Analysis of Monaco Law No. 1162 - the Fight against Money Laundering
This is an expanded version of an article the author published in "The OFC Report 1994/95", Campden Publishing, London. It has not been updated since its publication.
On July 7, 1993, when the Principality of Monaco adopted Law No. 1,162 (the "Law"), it joined a growing number of jurisdictions that have enacted laws addressing money laundering.1 This article will highlight some of the Law's main provisions and potential problems. At the outset, it must be noted that, although the Law has been on the books since notice of it was published in the July 9, 1993, edition of the Journal de Monaco, as a practical matter, not all the necessary machinery has yet been put in place to make it effective.
Generally, the Law requires certain financial institutions, professionals, and casinos to inform a special office within the Ministry of State (the "Office") whenever these persons have reason to suspect they are handling funds from drug trafficking or from organized criminal activities ("suspect transactions").2 The Law establishes new record keeping requirements. The Law also imposes a series of penalties, including fines and imprisonment for those convicted of violating its provisions. Certain provisions of the Law require regulatory action to make them effective. Thus, in February 1994, the Principality promulgated Sovereign Ordinance No. 11.160 (the "160 Ordinance")3 to provide some of the needed regulations. In April 1994, the Principality promulgated Sovereign Ordinance No. 11.246 (the "246 Ordinance")4 to create the Office and to add additional regulations regarding the reports to be filed.
The Law defines those who regularly engage in banking transactions or act as banking intermediaries, the financial services of the Post Office, certain insurance companies, stock brokers, portfolio managers, and foreign exchange dealers as "Financial Institutions."5 Financial Institutions must file written reports with the Office when they handle,6 or refuse to handle,7 a suspect transaction. These reports must specify the expected completion date if the transaction is not completed at the time of reporting.8 Casinos must also report suspect transactions.9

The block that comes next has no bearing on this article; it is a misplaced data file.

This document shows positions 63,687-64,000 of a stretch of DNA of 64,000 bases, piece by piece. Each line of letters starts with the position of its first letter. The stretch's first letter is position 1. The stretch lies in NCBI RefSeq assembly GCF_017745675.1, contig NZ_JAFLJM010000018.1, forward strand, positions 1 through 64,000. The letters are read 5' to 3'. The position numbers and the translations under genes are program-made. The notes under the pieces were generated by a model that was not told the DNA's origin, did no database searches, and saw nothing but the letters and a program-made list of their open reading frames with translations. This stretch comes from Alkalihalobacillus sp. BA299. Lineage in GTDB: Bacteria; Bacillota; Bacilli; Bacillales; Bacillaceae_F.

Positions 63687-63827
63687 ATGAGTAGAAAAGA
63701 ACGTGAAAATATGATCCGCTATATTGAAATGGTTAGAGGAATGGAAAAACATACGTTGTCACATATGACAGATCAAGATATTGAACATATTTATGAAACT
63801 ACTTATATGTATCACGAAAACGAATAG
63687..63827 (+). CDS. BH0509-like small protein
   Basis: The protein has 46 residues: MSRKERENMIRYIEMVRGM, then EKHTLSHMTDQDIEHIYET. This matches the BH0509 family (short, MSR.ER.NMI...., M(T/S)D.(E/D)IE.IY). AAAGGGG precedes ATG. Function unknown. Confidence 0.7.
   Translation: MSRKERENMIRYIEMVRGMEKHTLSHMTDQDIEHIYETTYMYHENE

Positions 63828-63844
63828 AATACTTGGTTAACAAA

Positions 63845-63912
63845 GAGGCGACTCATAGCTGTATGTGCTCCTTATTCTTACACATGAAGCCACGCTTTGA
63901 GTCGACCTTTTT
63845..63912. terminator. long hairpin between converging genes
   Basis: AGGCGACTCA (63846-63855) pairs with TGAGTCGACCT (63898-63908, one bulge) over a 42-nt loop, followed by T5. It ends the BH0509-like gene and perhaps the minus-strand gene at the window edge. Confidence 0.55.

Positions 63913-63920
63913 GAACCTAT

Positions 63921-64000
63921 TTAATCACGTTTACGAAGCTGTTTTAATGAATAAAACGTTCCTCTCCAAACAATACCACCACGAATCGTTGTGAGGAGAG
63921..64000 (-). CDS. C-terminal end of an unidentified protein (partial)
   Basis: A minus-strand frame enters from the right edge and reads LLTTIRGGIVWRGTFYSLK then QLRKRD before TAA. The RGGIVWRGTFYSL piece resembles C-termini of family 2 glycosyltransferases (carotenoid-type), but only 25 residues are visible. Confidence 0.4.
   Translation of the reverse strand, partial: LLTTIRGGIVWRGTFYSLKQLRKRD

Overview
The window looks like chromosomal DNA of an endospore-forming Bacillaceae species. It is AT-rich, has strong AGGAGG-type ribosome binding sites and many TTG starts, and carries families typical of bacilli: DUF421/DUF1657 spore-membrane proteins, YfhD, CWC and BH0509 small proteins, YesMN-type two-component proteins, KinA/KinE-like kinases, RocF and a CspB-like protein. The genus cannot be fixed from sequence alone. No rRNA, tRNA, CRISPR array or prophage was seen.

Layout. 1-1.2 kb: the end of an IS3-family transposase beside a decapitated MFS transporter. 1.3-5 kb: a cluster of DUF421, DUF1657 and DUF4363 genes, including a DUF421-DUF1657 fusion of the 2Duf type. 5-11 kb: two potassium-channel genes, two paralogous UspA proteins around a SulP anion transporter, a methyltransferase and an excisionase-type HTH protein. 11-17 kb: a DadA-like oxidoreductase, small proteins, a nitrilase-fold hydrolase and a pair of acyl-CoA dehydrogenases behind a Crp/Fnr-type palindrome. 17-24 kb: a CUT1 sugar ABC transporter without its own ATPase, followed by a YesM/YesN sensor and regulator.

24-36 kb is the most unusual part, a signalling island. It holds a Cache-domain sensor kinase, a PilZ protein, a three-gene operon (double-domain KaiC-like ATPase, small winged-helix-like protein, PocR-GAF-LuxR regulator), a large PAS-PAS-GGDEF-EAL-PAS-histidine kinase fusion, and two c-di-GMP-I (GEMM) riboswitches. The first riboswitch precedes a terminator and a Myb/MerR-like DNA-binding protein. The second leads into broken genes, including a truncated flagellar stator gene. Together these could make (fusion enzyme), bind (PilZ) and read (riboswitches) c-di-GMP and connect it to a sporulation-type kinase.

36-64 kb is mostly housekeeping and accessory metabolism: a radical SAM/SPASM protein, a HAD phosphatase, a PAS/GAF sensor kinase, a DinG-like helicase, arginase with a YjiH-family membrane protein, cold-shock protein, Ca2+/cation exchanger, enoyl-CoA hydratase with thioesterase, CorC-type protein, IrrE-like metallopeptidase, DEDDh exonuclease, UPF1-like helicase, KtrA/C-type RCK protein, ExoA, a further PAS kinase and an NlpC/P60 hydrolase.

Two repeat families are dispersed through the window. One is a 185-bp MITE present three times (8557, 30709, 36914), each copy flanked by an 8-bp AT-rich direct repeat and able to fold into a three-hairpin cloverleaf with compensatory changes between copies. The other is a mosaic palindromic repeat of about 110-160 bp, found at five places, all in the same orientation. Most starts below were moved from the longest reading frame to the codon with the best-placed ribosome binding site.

The Office must promptly acknowledge receipt of suspect transaction reports. The Office can stay completion of a suspect transaction for up to 12 hours. This stay can be judicially extended for cause. In a proper case, the Prosecutor General can seek a court order to take possession of the underlying funds.10
Every Financial Institution must create and implement internal controls and written procedures to ensure compliance, keep the required information confidential, and make that information available to the Office on demand.11 They must also train specially designated managers and employees to report suspect transactions, monitor the Institution's compliance with the Law, and answer inquiries from the Office.12
Whether or not considered a suspect transaction, Financial Institutions must also investigate any transaction, or series of related transactions, of more than 2.0 million francs that seem complex or unusual and without economic substance.13 Financial Institutions must keep records of any complex or unusual transactions for five years. These records must contain: the name of the person who ordered the transaction; the name of the beneficiary; the source and destination of funds; the indicated purpose of the transaction; the reasons why the transaction is considered complex and unusual; the reason why the transaction is considered without apparent economic substance; and the account history, where appropriate.14 This information may only be disclosed to the Office and must be disclosed to it on demand.15
Before opening an account, Financial Institutions must verify the identity of its owner. If the owner is a natural person, an official identity document containing a photograph of its owner is required.16 Others must present an original or certified copy of its official registry extract that specifies the name, type of entity, head office, and authority of the persons acting on its behalf.17
Unless the person initiating the transaction is another Financial Institution subject to the Law, and regardless of whether a suspect transaction, Financial Institutions must check the identity of occasional clients who initiate any transaction in excess of 200,000 francs or who rent a safety-deposit box.18